“In My Studio, I Am…” By Mari O’Brien

With my first Open Studios Art Tour fast approaching, I am trying to finish up some pieces that need just a few small touches to be ready for matting, framing, or hanging during OSAT—so the name of the game in my studio right now is “Get Your Act Together, Mari!”

I describe myself as an experimental artist, and I just can’t get enough of trying new materials, processes, and techniques—of inventing new combinations and syntheses of approaches and methods that I have learned thus far on my amazing journey in art.  All this experimentation makes art truly joyful and satisfying for me.

What frequently happens, however, is that as I am attempting to finish one piece, I experience a sort of epiphany about some new experiment I could begin; about some new combination of colors or materials that might be interesting to explore; or about some new series that would be fun to embark on.  While I always write notes about such things, sometimes I am just so anxious to try something new that the painting I’m working on—almost finished—gets set aside (only for a short while, I always promise myself!).   It seems that my very active imagination sometimes gets ahead of my ability to conclude a current piece.

Sigh…

So here are a few pieces that are nearing completion for exhibit in October:

MariOBrien1This one will be called “Trelawney’s Red Necklace” (acrylic on paper).  There is a bit of her face that needs to be finished—as well as, of course, the “red necklace” (I promised myself that I wouldn’t paint the red necklace until everything else was finished)!   In this piece, I was experimenting with patterns, textures, and shapes.  When I paint figures, I often depict them in a sort of caricatured way or with exaggerated body parts.  Here, I wanted to suggest a sort of shy, ungainly, awkward girl so pleased with and proud of her jewelry that she seems oblivious to—and unembarrassed by—her perhaps less-than-comely demeanor.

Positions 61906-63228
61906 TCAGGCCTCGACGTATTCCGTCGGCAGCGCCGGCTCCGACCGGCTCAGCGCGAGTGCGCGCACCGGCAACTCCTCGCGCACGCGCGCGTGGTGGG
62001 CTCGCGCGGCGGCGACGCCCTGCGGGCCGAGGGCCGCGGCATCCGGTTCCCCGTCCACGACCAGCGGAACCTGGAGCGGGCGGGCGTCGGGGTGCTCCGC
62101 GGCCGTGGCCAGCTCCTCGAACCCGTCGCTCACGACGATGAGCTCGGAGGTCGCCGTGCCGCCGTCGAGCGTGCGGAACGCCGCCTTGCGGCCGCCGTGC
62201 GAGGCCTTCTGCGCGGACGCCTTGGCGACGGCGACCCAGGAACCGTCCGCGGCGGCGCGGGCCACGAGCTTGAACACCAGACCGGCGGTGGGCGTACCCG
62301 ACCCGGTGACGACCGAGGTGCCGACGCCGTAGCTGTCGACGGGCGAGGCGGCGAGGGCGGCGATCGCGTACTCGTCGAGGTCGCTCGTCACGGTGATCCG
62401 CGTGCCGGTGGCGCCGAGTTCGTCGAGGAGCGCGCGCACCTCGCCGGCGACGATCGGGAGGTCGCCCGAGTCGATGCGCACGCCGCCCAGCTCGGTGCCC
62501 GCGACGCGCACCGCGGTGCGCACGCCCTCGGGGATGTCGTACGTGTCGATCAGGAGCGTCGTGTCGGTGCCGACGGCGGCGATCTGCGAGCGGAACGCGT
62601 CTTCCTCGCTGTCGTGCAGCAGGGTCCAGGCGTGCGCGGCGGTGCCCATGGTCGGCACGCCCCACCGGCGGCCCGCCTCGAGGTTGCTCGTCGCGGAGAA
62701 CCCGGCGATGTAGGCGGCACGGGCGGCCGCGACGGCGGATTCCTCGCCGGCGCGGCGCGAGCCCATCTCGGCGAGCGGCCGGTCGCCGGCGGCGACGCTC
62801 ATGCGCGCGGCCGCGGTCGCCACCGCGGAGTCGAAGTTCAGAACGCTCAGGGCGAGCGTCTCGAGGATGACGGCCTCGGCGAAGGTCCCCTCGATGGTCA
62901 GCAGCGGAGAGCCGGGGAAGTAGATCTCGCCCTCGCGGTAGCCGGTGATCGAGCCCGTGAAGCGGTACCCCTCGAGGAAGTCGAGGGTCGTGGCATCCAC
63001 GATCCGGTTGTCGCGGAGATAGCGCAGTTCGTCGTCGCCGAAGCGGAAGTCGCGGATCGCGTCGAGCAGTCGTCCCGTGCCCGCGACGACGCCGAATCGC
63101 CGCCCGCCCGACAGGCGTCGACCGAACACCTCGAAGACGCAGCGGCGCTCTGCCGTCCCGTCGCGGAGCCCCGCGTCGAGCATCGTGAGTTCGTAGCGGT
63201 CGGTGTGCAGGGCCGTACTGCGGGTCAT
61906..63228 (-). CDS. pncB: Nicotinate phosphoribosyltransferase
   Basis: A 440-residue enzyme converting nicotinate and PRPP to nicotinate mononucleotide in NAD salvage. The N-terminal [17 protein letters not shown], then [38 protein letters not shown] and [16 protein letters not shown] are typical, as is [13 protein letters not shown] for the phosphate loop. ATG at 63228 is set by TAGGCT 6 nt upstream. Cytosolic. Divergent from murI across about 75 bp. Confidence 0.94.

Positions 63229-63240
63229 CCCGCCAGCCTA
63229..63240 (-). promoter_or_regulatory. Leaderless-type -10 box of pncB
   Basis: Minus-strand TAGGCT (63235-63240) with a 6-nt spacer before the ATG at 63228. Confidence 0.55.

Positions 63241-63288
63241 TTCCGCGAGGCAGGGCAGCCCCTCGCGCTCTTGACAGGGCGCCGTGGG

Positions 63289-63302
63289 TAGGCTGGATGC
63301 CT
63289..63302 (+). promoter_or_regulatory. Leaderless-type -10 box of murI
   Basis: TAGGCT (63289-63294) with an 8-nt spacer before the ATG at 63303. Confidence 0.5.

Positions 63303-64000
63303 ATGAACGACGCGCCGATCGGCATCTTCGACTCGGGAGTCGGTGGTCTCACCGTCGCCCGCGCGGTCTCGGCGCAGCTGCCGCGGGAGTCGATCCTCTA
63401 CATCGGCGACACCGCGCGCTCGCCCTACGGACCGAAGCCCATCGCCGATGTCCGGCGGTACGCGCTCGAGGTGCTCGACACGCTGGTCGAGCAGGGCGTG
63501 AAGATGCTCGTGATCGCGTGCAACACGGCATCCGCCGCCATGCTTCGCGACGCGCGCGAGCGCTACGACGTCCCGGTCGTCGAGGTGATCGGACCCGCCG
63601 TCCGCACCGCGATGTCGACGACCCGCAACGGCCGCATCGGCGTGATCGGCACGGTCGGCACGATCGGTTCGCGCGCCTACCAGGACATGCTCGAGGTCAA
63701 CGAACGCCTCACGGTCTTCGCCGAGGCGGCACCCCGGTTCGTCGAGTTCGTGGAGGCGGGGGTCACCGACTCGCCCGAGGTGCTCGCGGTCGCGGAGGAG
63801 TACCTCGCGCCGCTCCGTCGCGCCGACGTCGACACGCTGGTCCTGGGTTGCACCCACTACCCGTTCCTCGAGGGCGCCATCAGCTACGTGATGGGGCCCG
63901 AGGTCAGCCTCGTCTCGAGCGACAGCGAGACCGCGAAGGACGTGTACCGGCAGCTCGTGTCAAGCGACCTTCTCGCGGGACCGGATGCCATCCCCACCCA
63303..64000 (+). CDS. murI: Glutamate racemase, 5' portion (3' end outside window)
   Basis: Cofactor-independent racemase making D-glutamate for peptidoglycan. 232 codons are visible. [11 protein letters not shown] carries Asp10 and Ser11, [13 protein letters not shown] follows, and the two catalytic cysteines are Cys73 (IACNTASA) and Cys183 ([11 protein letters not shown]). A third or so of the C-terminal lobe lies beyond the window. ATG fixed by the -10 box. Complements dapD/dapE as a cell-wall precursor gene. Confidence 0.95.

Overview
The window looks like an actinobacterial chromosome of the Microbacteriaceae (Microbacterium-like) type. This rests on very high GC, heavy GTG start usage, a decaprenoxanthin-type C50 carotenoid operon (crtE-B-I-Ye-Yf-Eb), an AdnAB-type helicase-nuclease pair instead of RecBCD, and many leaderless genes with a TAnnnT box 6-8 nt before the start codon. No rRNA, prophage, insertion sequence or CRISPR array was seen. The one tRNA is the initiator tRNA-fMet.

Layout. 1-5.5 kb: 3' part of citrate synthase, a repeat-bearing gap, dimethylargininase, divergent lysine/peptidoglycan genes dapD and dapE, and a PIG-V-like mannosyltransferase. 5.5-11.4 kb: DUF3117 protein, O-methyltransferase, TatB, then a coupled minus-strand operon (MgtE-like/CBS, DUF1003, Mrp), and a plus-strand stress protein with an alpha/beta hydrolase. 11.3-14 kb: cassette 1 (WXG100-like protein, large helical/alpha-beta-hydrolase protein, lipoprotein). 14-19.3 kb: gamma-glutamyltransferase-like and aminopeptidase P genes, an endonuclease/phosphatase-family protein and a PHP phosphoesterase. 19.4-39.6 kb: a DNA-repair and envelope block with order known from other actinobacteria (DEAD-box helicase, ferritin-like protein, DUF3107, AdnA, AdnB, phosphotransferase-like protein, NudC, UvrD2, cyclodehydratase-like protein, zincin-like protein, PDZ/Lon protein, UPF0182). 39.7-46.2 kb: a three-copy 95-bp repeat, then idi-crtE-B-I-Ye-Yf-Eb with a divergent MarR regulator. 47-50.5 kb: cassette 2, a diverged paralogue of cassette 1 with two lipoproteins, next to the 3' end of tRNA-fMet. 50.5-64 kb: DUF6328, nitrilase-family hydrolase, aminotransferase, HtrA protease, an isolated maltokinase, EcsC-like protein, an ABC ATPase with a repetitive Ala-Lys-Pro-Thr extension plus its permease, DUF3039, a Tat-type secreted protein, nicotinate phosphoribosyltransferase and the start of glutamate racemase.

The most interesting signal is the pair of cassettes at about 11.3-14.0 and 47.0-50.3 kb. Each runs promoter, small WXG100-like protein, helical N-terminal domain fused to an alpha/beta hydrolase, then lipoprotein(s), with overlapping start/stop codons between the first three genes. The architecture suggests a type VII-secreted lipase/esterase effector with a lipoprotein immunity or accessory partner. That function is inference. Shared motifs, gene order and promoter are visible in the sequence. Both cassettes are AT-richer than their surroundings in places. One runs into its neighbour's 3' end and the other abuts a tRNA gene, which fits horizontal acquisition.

MariOBrien2This painting doesn’t yet have a title.  I still have some areas to “clean up,” and the focal element is not completely defined—plus a few other refinements will happen.  My experimentation with this acrylic work on 300 lb. watercolor paper was to paint the entire thing with sponges!!  I hope to mount this on cradled birch panel, then varnish, so that the lovely deckled edges remain visible.

MariOBrien3When finished, this acrylic and collage piece on cradled birch panel will be part of my wabi sabi series.  (To read more about wabi sabi  click here.)  One way that I experiment is to create a complex, multi-layered underpainting, after which I spend some time considering what is happening on the surface; the painting eventually “speaks to me” and tells me where it wants/needs to go.  This painting is in the process of telling me, even as I write this. The white lines you see here (plus a couple more that I will add) are my attempt to work out a structure for this piece.  These white lines are temporary and will disappear once I have negatively painted around them to make the shapes emerge.

Mari O’Brien’s working studio is located in San Luis Obispo, listed as number 143 in the Open Studios Art Tour’s catalog, and will be open both weekends. To view more of her work, visit her website. She specializes in experimental watermedia, jewelry, scarves, and cards.